The Luigi clone dough formulation and related instructions I gave to Norma were calculated to see if she could coax enough sugar out of the dough over only a one-day cold ferment to provide more crust color. I was also concerned about her oven and its impact on crust coloration because I knew that she could not use it just for the Luigi clone, at least not on the day that she makes her regular pizza at market.
After seeing Norma's results using her deck oven to make Luigi clones, my first instinct is to increase the amount of sugar, especially in your case where you are using a standard home oven. By contrast, Norma perhaps still has the option of increasing the bake time with her deck oven, using the lower oven temperature, even if it means having to use a pizza screen to keep the bottom of the crust from burning while the top of the crust gets more browning.
You might recall that in the Luigi video at
about the only dough ingredient that we could not find in a small bowl, even after all of the slicing and dicing of the video, was the sugar. Luigi only said that he used a "little" sugar. What he showed going into the mixer bowl looked to be more than just a "little" sugar but there was no way of knowing for sure. Maybe the part of the video that dealt with the sugar in more detail ended up on the cutting room floor. When I looked at the video again today after not having seen it in some time, I thought that the video was a real mess production-wise.
In your case, you might increase the amount of sugar (table sugar). A good starting point might be to use 2% to see if that results in improved crust color. The yeast can only consume simple sugars, which means that table sugar, which is a disaccharide, has to be converted to simple sugars (fructose and glucose) before the yeast can feed off of them. That conversion can take some time but hopefully should allow enough residual sugar at the time of baking (about a day later) to give more color. If that doesn't work, or work sufficiently, then it might mean having to lower the amount of yeast the next time so that the yeast doesn't consume too much of the table sugar (the simple sugars) and rely more on the simple sugars extracted from the starch in the flour by enzyme performance. At 2% sugar, you should not detect it as sweetness in the finished crust and it should not materially result in a more tender crust (although that might be a beneficial side effect in a very thin crust). So, the sugar's main function is to provide more crust color.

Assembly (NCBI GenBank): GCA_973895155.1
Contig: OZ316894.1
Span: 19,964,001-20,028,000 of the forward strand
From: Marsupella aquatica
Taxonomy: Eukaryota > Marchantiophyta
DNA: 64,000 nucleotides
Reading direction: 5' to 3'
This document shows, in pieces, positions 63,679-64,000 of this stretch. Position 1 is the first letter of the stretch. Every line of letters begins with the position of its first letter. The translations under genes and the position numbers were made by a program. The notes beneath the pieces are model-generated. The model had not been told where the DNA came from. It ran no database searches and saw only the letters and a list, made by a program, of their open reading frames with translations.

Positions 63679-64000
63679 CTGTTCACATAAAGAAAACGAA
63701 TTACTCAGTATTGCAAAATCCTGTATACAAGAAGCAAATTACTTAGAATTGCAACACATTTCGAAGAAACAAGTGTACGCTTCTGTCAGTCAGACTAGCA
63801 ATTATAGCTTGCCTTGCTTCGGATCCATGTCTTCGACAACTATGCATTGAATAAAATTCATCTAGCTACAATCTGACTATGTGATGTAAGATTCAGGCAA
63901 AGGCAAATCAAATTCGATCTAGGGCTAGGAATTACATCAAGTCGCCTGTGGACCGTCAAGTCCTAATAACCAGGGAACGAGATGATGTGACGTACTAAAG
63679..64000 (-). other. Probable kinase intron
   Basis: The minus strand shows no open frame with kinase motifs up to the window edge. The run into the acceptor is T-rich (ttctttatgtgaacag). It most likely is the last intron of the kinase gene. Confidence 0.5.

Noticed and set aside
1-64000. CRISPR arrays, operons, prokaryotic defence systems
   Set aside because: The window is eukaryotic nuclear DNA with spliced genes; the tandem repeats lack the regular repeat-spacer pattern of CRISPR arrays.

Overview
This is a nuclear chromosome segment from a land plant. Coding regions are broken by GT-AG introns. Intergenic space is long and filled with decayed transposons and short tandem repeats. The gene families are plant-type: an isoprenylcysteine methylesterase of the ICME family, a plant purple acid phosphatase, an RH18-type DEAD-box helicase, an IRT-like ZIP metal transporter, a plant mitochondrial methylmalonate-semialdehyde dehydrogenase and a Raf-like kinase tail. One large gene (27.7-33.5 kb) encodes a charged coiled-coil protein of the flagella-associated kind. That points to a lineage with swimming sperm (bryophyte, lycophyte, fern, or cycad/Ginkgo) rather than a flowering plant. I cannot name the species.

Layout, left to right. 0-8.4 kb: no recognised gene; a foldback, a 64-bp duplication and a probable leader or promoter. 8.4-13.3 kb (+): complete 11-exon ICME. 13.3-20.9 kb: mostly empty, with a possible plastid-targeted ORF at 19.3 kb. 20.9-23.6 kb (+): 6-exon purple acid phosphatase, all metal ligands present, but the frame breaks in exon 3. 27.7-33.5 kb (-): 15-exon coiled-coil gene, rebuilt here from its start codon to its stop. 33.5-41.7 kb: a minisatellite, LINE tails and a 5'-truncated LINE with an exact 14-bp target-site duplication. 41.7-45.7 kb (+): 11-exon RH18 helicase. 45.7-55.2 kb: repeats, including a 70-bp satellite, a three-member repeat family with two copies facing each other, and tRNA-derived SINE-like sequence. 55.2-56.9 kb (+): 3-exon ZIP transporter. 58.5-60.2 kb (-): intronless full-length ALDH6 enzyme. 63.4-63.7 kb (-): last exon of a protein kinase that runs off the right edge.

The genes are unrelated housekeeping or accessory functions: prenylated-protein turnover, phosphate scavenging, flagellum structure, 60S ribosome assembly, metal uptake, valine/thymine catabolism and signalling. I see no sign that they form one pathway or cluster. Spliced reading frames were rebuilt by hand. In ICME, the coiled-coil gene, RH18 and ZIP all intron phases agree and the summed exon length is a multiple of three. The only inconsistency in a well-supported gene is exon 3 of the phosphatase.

Norma might also try using more sugar, even if she decides to use her normal oven temperature--the one she uses to make her regular preferment Lehmann dough. Otherwise, she might just try a longer bake and closely monitor the bottom crust browning. She might even be able to make two pizzas for comparison purposes, one with sugar and one without.